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Alberto Petro'. Orsola Zane, That one time we were playing badminton and accidentally killed the Pope, 2020
Orsola Zane, ‘That one time we were playing badminton and accidentally killed the Pope’, 2020

Eight amazing artworks you have to see at Bloomberg New Contemporaries

The art kids are all right

Written by
Eddy Frankel
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Every year, Bloomberg New Contemporaries picks the best recent art graduates and whacks them all in a room together. The results can be messy, but they’re always interesting, and every year you get to have a glimpse of what young artists are making right now, and the chance to try to figure who might go on to bigger things. This year’s selection is the best in years, and is oddly full of horror and gore and nightmares. Here are eight artists that make the trip to the South London Gallery more than worth the bus ride. 

Jinjoon Lee’s video of mangled bodies that morph and transform, all soundtracked by deep, ululating throat singing: horrifying and atmospheric.

Jinjoon Lee, 'Empty Garden', copyright the artist.
Jinjoon Lee, 'Empty Garden', copyright the artist.

Karolina Dworska’s nightmare tapestry is filled with gross bodies, dripping with gore and violence.

Karolina Dworska, 'Year Long Dream', copyright the artist.
Karolina Dworska, 'Year Long Dream', copyright the artist.

Rafal Zajko’s amazing suspension pod sculpture is a future sarcophagus for a glowing being, peering out from within. It feels like a 1990s kids’ TV vision of the future.

Rafal Zajko, Amber Chamber II (Resurgence), 2021. Copyright the artist.
Rafal Zajko, ‘Amber Chamber II (Resurgence)’, 2021. Copyright the artist.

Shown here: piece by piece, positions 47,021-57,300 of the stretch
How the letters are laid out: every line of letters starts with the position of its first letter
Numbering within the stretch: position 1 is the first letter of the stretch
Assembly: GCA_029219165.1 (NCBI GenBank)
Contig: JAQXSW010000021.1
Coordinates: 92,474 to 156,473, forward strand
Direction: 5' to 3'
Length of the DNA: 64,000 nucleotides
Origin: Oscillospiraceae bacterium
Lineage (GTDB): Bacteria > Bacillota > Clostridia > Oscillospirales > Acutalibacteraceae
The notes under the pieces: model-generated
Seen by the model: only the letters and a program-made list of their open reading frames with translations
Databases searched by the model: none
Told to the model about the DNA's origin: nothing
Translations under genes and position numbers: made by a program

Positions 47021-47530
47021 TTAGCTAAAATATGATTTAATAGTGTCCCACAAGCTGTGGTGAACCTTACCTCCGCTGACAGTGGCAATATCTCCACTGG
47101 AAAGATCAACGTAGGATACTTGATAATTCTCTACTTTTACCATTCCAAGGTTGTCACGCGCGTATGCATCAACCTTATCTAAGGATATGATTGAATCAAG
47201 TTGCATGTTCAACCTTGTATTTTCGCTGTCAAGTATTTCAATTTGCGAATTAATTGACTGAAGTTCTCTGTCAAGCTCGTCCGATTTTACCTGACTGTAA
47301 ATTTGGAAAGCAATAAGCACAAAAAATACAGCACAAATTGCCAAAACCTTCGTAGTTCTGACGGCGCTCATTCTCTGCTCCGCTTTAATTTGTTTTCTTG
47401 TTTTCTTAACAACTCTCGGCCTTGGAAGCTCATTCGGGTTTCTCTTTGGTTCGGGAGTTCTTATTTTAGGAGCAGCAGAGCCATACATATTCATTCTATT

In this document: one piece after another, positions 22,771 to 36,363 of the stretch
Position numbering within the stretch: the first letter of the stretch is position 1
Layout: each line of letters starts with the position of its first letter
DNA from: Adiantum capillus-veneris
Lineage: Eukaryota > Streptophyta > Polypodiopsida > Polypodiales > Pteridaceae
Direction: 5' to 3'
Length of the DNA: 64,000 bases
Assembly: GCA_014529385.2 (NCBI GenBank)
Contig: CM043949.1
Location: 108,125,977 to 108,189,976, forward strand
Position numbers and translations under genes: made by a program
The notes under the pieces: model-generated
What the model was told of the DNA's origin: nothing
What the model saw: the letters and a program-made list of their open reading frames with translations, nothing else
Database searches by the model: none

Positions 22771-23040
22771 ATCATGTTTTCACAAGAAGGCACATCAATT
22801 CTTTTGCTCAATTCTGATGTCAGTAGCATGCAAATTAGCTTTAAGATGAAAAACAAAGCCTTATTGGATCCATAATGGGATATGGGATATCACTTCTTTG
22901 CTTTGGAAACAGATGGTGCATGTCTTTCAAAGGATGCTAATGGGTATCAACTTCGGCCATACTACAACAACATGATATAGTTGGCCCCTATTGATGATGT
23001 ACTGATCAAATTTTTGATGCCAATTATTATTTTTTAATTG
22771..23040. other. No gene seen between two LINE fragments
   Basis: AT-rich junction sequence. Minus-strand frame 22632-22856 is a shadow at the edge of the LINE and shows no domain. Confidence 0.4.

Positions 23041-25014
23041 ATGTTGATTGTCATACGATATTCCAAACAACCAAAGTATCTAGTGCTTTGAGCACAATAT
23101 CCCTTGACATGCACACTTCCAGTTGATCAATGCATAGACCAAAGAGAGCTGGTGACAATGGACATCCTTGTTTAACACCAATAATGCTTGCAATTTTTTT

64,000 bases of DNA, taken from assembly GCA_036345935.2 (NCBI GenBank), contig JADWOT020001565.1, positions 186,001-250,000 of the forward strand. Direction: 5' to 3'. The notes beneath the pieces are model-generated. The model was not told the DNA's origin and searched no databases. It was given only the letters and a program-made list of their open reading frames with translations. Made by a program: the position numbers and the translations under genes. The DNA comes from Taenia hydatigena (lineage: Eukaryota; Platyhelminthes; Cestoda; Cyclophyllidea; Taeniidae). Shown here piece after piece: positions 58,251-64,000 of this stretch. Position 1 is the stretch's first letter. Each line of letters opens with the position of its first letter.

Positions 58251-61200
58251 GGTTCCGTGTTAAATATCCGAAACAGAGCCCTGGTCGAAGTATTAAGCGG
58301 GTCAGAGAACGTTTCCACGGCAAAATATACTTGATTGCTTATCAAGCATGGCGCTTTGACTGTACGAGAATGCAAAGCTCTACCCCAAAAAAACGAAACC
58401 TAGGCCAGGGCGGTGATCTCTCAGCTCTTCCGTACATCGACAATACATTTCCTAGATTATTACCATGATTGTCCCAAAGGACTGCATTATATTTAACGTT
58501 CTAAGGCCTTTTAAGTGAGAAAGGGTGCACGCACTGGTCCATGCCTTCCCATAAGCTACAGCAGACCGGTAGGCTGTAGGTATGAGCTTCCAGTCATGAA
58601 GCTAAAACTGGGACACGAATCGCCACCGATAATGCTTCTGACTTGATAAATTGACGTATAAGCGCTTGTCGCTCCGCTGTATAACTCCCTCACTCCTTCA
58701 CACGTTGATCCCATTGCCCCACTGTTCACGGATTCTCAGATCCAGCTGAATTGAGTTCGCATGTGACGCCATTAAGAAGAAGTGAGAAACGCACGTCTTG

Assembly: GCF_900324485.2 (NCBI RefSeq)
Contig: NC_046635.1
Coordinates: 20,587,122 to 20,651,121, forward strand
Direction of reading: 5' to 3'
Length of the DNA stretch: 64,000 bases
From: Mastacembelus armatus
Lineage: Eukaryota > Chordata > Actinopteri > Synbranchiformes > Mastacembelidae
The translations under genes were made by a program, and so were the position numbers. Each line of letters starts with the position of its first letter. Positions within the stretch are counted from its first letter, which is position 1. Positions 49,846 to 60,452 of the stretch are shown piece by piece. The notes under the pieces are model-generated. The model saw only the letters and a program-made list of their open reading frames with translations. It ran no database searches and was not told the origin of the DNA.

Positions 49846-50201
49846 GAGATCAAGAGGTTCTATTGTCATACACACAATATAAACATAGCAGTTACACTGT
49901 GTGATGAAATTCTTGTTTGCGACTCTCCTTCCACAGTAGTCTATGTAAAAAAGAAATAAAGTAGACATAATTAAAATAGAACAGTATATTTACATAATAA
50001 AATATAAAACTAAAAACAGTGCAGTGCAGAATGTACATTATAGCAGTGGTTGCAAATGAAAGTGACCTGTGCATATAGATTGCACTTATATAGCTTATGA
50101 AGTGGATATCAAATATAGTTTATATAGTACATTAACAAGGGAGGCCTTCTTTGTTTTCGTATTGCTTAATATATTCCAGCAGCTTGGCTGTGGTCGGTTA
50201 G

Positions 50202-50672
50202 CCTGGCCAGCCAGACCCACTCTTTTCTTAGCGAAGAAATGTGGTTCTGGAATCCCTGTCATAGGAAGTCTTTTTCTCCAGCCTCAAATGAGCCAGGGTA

Davinia-Ann Robinson’s pile of mud and disembodied limbs looks like someone burst into flames and returned to the earth right on the gallery floor.

Davinia-Ann Robinson, copyright the artist.
Davinia-Ann Robinson, copyright the artist.


Nisa Khan’s photo of a woman in a shalwar smoker a ciggie is austere and quiet.

Nisa Khan, Have you been sat there plucking your fanny hair, 2018
Nisa Khan, ‘Have you been sat there plucking your fanny hair’, 2018

Orsola Zane’s painting of a dead pope is probably the best thing here, both threatening and silly, intense and absurd – a very dark, weirdly art-historical thing. 

Orsola Zane, That one time we were playing badminton and accidentally killed the Pope, 2020
Orsola Zane, ‘That one time we were playing badminton and accidentally killed the Pope’, 2020

Karabo Monareng’s warrior head bust looks like cracked, overbaked bread – and maybe it is? – a clever way of playing with skin tone 

Karabo Monareng, Warrior, 2020
Karabo Monareng, ‘Warrior’, 2020

Christopher Hartmann’s painting of a pile of dirty laundry is beautiful and detailed. It feels full of narrative and history, but it’s still just, you know, some laundry.

Christopher Hartmann, copyright the artist
Christopher Hartmann, copyright the artist

Bloomberg New Contemporaries is at South London Gallery until Feb 20. Free. Details here.

Want more art? Here are the top ten exhibitions in London.

Want more art, but free? Here are the best free shows in London right now.

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